Dialysis patients fare better when doctors have fewer cases
Study found 2 percent increased risk of death for every 50 additional patients
August 08, 2013
A study led by UCI Health nephrologist Dr. Kamyar Kalantar-Zadeh shows that dialysis patients treated by kidney specialists with a higher patient caseload have a greater risk of dying prematurely than do those who receive care from specialists with a lower caseload.
The study, to appear in the upcoming issue of the Journal of the American Society of Nephrology, is the first of its kind to examine the association between nephrologists’ caseloads and mortality risk in a large urban U.S. setting.
“Our data suggest that patients receiving care from nephrologists with lower caseloads may have greater survival [rates],” Kalantar-Zadeh, chief of the division of nephrology and hypertension at the UCI Health School of Medicine, said in a report from the American Society of Nephrology.
“Such data may help direct health policies and guidelines more effectively,” added Kalantar-Zadeh, MD, Phd, MPH.
With more than 1.5 million people on dialysis worldwide, many kidney specialists oversee the care of large numbers of patients. For the study, Kalantar-Zadeh and his colleagues examined whether hemodialysis patients being treated by nephrologists with higher patient caseloads had a greater risk of dying prematurely than those who received care from nephrologists with fewer cases.
A total of 41 nephrologists, whose caseloads ranged from 50 to 200 dialysis patients in urban areas of California, were retrospectively ranked according to their dialysis patients’ mortality rate between 2001 and 2007.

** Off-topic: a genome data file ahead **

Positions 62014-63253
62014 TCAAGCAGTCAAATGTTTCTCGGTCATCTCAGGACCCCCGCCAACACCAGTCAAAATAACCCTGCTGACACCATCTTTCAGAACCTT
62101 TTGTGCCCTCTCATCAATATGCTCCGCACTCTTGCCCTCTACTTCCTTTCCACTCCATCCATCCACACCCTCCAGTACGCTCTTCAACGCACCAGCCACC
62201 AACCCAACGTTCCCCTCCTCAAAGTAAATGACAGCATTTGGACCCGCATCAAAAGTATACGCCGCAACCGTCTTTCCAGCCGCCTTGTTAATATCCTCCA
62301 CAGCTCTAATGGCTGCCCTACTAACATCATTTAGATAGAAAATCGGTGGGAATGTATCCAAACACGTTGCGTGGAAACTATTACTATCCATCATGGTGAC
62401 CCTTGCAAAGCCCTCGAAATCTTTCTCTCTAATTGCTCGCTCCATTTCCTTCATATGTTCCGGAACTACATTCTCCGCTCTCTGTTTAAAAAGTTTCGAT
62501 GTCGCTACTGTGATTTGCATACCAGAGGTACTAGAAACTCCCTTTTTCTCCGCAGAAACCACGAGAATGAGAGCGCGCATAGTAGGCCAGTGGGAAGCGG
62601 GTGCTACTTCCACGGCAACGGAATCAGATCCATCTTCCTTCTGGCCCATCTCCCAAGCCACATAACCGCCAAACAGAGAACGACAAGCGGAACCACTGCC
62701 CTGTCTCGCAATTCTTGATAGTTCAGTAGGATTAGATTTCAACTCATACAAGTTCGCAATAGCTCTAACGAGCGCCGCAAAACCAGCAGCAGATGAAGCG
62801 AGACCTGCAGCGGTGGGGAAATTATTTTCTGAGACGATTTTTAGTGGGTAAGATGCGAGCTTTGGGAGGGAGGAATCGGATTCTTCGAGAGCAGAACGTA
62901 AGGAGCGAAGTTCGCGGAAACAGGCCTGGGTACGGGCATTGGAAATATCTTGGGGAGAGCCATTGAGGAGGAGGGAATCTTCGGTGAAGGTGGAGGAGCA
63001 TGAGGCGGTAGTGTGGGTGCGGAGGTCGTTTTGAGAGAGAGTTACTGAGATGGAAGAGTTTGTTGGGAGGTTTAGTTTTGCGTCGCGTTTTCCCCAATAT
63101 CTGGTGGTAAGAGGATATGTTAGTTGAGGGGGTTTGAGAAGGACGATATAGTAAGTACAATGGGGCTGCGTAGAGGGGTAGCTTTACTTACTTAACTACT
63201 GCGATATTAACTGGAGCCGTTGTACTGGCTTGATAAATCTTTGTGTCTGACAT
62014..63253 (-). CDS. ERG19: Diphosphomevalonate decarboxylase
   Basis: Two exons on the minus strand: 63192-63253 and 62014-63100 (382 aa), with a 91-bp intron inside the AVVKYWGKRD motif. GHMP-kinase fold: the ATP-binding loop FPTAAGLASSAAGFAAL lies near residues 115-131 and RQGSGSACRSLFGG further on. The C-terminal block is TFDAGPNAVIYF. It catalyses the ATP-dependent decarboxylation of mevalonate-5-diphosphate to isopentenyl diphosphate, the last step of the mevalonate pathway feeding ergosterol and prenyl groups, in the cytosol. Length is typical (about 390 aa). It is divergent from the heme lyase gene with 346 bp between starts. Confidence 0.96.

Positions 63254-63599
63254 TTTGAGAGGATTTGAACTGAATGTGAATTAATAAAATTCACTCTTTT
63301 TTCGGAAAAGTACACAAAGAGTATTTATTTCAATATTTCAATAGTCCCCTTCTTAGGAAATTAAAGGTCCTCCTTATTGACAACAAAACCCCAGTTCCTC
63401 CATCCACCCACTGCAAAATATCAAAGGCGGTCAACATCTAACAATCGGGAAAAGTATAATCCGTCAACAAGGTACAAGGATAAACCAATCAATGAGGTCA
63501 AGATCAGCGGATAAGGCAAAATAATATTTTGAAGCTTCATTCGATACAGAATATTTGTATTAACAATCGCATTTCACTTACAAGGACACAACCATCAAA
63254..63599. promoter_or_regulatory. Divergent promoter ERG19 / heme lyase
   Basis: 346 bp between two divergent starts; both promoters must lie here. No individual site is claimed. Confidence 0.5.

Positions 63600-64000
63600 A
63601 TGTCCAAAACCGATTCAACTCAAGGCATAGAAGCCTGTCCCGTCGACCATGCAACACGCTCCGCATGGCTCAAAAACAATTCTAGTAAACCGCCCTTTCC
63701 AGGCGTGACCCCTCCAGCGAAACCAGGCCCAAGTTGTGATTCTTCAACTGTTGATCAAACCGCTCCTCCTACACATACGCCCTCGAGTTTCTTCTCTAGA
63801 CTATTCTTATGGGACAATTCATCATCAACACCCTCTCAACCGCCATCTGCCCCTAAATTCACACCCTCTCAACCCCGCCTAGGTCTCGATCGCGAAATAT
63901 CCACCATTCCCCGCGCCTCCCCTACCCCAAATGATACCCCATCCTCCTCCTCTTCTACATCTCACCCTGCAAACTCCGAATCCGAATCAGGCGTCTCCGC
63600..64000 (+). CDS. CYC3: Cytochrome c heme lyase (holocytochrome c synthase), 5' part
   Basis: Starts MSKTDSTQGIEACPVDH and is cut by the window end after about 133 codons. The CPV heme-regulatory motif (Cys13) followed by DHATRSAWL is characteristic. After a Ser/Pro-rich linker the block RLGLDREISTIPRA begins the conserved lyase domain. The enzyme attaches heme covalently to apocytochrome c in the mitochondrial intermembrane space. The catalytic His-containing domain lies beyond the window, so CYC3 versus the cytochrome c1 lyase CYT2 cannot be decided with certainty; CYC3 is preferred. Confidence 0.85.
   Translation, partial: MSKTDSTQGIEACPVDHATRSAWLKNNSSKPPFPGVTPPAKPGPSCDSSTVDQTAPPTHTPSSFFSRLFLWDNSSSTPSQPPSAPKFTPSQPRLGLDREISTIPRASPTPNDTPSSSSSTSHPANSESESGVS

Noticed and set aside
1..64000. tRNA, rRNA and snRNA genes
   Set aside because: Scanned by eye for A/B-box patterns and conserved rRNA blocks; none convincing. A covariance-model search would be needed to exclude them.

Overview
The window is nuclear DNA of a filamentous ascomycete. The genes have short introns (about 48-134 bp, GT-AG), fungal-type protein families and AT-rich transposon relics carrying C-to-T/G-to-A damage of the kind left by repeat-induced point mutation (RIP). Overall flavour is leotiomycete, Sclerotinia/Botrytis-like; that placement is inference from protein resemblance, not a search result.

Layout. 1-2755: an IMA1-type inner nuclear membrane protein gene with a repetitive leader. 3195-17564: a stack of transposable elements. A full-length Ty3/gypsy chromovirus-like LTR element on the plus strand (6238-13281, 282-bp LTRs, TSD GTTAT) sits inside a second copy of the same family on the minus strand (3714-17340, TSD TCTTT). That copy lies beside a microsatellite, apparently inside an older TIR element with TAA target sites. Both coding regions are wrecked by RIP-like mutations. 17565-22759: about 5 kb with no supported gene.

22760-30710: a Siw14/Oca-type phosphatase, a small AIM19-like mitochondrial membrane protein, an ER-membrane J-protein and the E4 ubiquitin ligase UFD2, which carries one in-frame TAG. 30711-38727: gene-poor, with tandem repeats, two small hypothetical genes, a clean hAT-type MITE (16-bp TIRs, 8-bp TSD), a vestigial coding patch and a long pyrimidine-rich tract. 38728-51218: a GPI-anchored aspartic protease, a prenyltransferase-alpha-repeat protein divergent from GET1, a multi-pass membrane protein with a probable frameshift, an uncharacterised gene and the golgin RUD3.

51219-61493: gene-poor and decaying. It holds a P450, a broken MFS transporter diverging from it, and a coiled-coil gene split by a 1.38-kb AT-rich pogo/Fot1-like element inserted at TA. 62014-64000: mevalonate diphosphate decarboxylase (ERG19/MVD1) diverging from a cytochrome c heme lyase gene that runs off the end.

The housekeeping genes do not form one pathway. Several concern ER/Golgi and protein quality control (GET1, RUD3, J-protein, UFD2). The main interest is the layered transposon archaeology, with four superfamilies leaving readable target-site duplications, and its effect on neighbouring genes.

Major findings include:
- Nephrologists whose dialysis patients had the best survival rates carried a significantly lower patient caseload than nephrologists whose patients had the worst survival rates.
- For every additional 50 patients cared for, a nephrologist’s patients had a 2 percent higher risk of dying during the study period, the study found.
- Patients treated by nephrologists with the lowest patient mortality rates received higher dialysis doses and had longer sessions, and more of them also received kidney transplants.
The authors note that additional studies are needed to confirm findings and to explore the mechanisms by which caseloads influence patient outcomes.
More research also is needed to determine the caseload threshold above which the benefits of increased experience are outweighed by deterioration in quality of care and patient outcomes.
Study co-authors include Kevin T. Harley, MD; Elani Streja, MPH, PhD; Connie M. Rhee, MD, MSc; Csaba P. Kovesdy, MD; and Alpesh N. Amin, MD, MBA.
View the article entitled “Nephrologist Caseload and Hemodialysis Patient Survival in an Urban Cohort” on the journal's website.
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